“Just learn to code.”
There aren’t many modern phrases that annoy me quite like that one.
It’s usually a comment casually tossed at someone who works in a
declining industry, by a candidate for office whose business is almost
guaranteed to never decline. It isn’t always meant to be condescending,
but it almost always is. Not only for the worker with a genuine question
about what comes next, but also for people who already know to code,
whose job is treated like something anyone with basic motor skills can
Meanwhile, the worker is still about to lose their income, purpose, and, in some cases, a family legacy that goes back generations. And dismissing them with, “just learn to code,” doesn’t do anything to answer the question. Especially if there are no coding classes within 150 miles or it isn’t right for that particular person (I certainly don’t have the aptitude for it).
Some jobs are going to disappear. Few are unaware of this. There might not always be an easy answer, but there is an easy place to start.
We could all benefit from thinking about the jobs we don’t do. Those jobs still have to be done, temporarily or permanently. As the saying goes, “Never trust anyone who is rude to a waiter.” If everyone moved to coding, there would be more coders than jobs and society would collapse due to vacancies in practically every part of daily life. If you like to code, you go for it. You deserve more than to be treated like your passion is the place the desperate go to survive. Thank you for what you do.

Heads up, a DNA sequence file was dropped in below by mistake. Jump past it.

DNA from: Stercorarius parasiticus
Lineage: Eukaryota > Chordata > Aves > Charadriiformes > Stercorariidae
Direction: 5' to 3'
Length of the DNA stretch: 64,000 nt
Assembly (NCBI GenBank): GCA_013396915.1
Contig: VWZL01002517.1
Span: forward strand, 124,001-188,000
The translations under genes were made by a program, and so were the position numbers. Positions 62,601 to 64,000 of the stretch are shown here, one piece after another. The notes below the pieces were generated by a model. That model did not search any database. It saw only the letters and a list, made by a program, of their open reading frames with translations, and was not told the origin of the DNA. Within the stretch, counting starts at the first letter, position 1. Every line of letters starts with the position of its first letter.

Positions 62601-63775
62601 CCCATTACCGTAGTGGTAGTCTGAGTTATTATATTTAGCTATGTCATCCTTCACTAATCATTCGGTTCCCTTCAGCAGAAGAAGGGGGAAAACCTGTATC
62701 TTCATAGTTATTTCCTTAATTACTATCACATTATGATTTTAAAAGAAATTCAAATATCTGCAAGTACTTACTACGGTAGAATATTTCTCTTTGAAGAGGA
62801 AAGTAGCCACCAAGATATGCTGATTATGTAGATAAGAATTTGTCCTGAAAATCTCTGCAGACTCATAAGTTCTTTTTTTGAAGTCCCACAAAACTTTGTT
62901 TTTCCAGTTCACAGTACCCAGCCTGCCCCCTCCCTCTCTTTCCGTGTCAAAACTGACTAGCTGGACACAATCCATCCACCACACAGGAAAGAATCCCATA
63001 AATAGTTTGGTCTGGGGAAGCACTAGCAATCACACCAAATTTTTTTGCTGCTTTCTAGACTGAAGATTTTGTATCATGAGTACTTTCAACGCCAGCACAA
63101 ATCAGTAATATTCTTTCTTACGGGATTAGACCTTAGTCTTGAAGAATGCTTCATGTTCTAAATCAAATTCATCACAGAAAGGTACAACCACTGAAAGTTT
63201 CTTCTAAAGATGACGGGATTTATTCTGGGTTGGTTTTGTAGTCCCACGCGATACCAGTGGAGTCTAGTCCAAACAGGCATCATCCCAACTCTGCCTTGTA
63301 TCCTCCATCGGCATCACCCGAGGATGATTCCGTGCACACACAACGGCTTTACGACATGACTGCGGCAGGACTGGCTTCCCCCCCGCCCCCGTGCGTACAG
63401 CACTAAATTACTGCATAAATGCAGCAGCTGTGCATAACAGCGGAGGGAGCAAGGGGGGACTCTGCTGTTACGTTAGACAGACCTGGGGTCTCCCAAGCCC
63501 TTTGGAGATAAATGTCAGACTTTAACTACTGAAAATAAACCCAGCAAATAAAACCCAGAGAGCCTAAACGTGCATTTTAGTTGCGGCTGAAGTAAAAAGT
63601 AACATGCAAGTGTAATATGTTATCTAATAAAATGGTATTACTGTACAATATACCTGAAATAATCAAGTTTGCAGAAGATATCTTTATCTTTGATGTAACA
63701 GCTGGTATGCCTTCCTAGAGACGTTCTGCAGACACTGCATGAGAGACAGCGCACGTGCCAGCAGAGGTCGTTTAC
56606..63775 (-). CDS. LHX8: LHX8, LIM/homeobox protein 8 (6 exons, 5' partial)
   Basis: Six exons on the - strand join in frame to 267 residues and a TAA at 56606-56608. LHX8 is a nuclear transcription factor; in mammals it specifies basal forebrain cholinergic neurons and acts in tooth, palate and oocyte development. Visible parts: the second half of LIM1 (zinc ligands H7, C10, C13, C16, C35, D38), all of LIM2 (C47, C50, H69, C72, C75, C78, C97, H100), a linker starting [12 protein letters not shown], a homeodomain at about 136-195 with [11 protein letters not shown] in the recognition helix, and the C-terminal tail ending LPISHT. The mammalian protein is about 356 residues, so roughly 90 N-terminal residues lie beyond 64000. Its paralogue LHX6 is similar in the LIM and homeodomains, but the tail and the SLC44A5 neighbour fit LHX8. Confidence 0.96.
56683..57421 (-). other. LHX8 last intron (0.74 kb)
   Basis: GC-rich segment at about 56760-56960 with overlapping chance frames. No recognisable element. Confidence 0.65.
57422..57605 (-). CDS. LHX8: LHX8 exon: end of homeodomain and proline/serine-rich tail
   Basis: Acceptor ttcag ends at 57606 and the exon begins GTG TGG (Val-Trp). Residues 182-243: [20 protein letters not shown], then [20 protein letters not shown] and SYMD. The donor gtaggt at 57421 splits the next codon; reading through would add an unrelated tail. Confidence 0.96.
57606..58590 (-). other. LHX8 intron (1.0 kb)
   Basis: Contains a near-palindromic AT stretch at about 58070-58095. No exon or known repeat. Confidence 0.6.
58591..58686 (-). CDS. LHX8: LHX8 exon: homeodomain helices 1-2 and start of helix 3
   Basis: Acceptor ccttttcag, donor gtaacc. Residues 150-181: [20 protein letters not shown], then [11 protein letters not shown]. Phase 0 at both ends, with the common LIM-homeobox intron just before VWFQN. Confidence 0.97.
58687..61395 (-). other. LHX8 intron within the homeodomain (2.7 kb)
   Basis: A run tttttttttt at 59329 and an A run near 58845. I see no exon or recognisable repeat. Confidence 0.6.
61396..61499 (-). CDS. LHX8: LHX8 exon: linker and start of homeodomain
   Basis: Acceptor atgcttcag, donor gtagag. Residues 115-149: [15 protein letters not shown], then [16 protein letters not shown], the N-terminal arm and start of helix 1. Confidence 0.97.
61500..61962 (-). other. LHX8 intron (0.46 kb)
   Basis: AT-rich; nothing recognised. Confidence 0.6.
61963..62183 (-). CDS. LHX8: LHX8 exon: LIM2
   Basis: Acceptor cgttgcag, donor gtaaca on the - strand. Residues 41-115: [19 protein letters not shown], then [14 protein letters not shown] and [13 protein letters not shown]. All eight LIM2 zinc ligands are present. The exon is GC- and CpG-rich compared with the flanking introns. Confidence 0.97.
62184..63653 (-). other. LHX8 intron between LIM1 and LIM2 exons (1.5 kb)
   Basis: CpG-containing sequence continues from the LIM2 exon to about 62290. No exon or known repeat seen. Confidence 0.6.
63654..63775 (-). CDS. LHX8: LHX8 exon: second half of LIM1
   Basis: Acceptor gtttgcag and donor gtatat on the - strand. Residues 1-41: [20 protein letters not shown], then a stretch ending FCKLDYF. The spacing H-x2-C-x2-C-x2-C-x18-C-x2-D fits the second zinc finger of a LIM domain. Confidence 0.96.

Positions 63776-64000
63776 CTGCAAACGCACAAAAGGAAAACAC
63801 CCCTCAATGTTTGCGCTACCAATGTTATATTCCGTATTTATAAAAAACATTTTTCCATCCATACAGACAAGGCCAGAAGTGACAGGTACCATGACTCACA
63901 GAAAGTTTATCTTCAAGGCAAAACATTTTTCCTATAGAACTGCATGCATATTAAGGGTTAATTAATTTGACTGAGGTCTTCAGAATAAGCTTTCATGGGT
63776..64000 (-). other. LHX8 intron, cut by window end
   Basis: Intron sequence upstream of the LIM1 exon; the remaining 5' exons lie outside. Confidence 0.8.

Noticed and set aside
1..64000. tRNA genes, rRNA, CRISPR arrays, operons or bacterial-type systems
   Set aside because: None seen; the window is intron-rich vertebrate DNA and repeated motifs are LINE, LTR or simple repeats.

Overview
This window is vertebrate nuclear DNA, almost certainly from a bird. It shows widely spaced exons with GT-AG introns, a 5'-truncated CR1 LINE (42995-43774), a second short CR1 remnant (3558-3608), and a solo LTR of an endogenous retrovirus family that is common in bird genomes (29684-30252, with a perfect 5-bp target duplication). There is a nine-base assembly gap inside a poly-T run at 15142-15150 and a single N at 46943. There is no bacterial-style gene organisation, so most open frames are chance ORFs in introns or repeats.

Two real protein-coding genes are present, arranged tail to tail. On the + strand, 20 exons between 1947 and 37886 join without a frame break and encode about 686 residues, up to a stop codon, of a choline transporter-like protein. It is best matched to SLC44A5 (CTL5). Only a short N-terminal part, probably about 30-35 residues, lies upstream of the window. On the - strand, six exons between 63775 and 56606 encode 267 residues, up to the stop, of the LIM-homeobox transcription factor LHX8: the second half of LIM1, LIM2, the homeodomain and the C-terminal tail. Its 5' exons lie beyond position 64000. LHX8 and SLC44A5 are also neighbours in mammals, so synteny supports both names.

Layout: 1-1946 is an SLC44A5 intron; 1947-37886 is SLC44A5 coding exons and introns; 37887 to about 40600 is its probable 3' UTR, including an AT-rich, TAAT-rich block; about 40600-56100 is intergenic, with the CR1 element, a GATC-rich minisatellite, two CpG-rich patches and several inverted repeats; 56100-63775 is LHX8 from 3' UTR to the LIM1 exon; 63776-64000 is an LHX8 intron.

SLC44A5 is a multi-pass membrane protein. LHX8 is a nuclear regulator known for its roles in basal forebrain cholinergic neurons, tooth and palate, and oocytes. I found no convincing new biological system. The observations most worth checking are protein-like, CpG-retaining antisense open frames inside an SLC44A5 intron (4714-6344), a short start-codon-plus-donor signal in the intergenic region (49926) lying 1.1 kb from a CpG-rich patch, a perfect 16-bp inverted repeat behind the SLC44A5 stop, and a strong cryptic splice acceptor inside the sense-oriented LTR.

We shouldn’t consider a single job as a catch-all for everyone we don’t immediately know how to help. It doesn’t work that way. As long as we look at the people around us as invisible cogs, we can’t know them. As long as we give credence to the (false) meme that vocational schools are where you go if you’re a failure in college, instead of a training ground for necessary skills, we’re going to keep undercutting essential jobs, good jobs, done by good people. And as long as we throw out tired lines like, “Just learn to code,” we’ll keep forgetting that first, we really need to learn to see…people.
So thank you, to you, for whatever you do. And thanks to all of you who make society function and quite often get ridiculed for it. Whether you work on cars, in the sewers, on the restaurant floor, cleaning hotel rooms, maintaining the roads, keeping the wiring from burning the house down, or the thousands of other jobs we need someone to do, thank you. Whether you’ve found your career or are making your way through the middle passage, thank you.
Don’t ever let someone tell you that you and your hard work don’t matter.